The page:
Wednesday, January 31, 2024

Heronswood February 2023 visit, the rock garden

When we were in Seattle last year for the Northwest Flower & Garden Festival I somehow talked Andrew into a visit to Heronswood Garden. The trip began on a ferry from the Seattle waterfront.

That's Andrew paying our admission...

While I was checking out the plants in those wooden planters, like Maihuenia poeppigii.

And Stylidium graminifolium, aka grass triggerplant.

I never got around to sharing these photos last winter (our visit was on February 18th) and once spring rolled around I didn't want to revisit winter images, so I've been hanging on to them until time was right, which is now! The first area we walked through was the rock garden, which had definitely expanded and settled in since my visit in 2021.

This area is planted up with an enviable collection of xeric ferns, and I got the names of most of them. Myriopteris aurea...

Myriopteris fendleri

Astrolepis integerrima

There were cactus mixed in too, I think this might be Opuntia fragilis (on the left).

Myriopteris rufa

Myriopteris tomentosa

And my biggest fern crush of the day, Pellaea truncata, aka spiny cliffbrake.

Didn't get the name of this spiny fellow. Don't you want to hug him?

More to explore...

Dudleya lanceolata on the left.

During my first visit this little bog planting looked much more promising. Maybe it just had the winter blues?

I remember crushing on this fellow, Polystichum imbricans. 

You can definitely tell these photos are from winter, I look forward to exploring in July when The Garden Fling visits and it's all a little "lusher." Notholaena standleyi...

There were agaves too—agaves and ferns in the same planting, you know I was happy! Agave parryi ssp. neomexicana on the left.

Agave gracilipes

Astrolepis sinuata

Yucca baccata I think?

I found this on the Heronswood website: "Created during the pandemic, and now honoring its victims and its heroes, the Rock Garden incorporates five rocky islands, each studded with miniature treasures that grow at high elevation. The garden currently showcases alpine plants from North America’s western mountains and southwestern deserts but will expand to include other regions plus Mediterranean landscapes."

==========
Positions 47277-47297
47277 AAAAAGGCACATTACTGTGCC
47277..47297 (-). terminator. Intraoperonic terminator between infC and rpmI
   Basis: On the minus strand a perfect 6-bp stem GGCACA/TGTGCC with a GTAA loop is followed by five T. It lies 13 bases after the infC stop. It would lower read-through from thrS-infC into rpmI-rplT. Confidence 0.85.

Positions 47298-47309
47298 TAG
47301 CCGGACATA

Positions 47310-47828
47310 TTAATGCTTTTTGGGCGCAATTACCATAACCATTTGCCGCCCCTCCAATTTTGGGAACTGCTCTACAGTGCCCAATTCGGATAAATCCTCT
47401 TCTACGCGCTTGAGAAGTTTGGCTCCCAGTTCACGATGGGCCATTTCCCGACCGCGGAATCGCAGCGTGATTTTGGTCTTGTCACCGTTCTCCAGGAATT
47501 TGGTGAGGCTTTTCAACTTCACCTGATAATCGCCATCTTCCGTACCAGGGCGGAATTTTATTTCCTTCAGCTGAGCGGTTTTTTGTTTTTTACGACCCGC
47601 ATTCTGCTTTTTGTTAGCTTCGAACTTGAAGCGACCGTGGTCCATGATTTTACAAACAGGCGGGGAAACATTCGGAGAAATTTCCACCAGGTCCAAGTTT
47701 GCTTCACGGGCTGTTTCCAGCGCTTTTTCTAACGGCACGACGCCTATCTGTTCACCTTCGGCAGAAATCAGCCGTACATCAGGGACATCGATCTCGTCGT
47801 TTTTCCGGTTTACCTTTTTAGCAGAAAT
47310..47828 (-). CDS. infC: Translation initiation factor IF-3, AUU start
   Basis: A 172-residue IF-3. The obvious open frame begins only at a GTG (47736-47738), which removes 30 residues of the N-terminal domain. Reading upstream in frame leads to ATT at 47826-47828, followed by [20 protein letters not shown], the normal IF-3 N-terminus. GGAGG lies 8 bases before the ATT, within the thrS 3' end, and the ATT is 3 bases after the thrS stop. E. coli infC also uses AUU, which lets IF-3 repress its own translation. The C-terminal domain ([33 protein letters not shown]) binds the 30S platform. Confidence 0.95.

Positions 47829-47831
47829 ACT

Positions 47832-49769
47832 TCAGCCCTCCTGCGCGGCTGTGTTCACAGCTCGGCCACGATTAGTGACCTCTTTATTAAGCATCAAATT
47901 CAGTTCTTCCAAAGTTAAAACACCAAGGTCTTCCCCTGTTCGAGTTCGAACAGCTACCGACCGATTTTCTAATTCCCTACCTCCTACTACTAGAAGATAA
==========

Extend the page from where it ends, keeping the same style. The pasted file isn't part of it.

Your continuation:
Agave parryi var. truncata 

Agave americana 'Grey Ghost', living up to it's name. These agaves were definitely showing how they felt about the winter storms the PNW delt with last winter.  

There is a small on-site nursery under the awning in the distance, and I think classes are held there too. 

Ferocactus hamatacanthus

Opuntia sp. PL10028951

Before I wrap it up, the plantings that surround the rock garden and parking lot deserve a closer look.

Agave salmiana var. ferox

Agave 'Baccarat' on top of the wall and Agave parryi tucked in.

A colorful patch of Sedum palmeri

Agave bracteosa, enjoying a vertical lifestyle in the wall (I didn't get the name of the agave in the back). Come back on Friday and we'll check out the rest of this fabled garden!

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All material © 2009-2024 by Loree L Bohl. Unauthorized reproduction prohibited and just plain rude.

Monday, January 29, 2024

Indoor Ferns; rambling thoughts on a book and houseferns

I purchased the book Indoor Ferns, by Boy Altman (1998) last March after it was mentioned during a Hardy Fern Foundation Webinar. I finally got around to reading it last weekend.

From the back cover: "Indoor Ferns tells you how to keep tropical and sub-tropical ferns growing in peak condition. Unlike flowering plants, ferns have to reply on their "personalities" and the beauty of their fronds to win admiration." ah yes, their personalities!

I don't know exactly what I was expecting, but I definitely wasn't expecting it to be so sassy: "Do you recognize this still life? There is a good chance that you do, since 95% of all indoor ferns look like this within a few months to a year. These three ferns come from different rooms in the house and their owners had no idea what else they could have done to please the ferns. It was simply ignorance: all the ferns shown here are epiphytes and a plastic post is the last place to put an epiphyte. Ferns are not all the same"

On epiphytes: "You really should not even try to keep an epiphytic fern in a plastic  pot with ordinary compost. In order to understand this, you need to know what an epiphyte is. Epiphytes, like some orchids, bromeliads, tilansias [sic] and a large number of ferns, are plants which get their nutrition from a host, usually a tree. In a shaded spot they easily survive on nutrients which are washed down from the tree tops by the tropical rains. On p. 21 [below] you can see a Polypodium aureum on its host, Butia comata, a Brazilian palm. Epiphyte ferns include Platyceriums, Aspleniums, most Nephrolepis varieties and Polypodiums." There have obviously been some name changes since this book was published in 1998, I chose to leave them as written.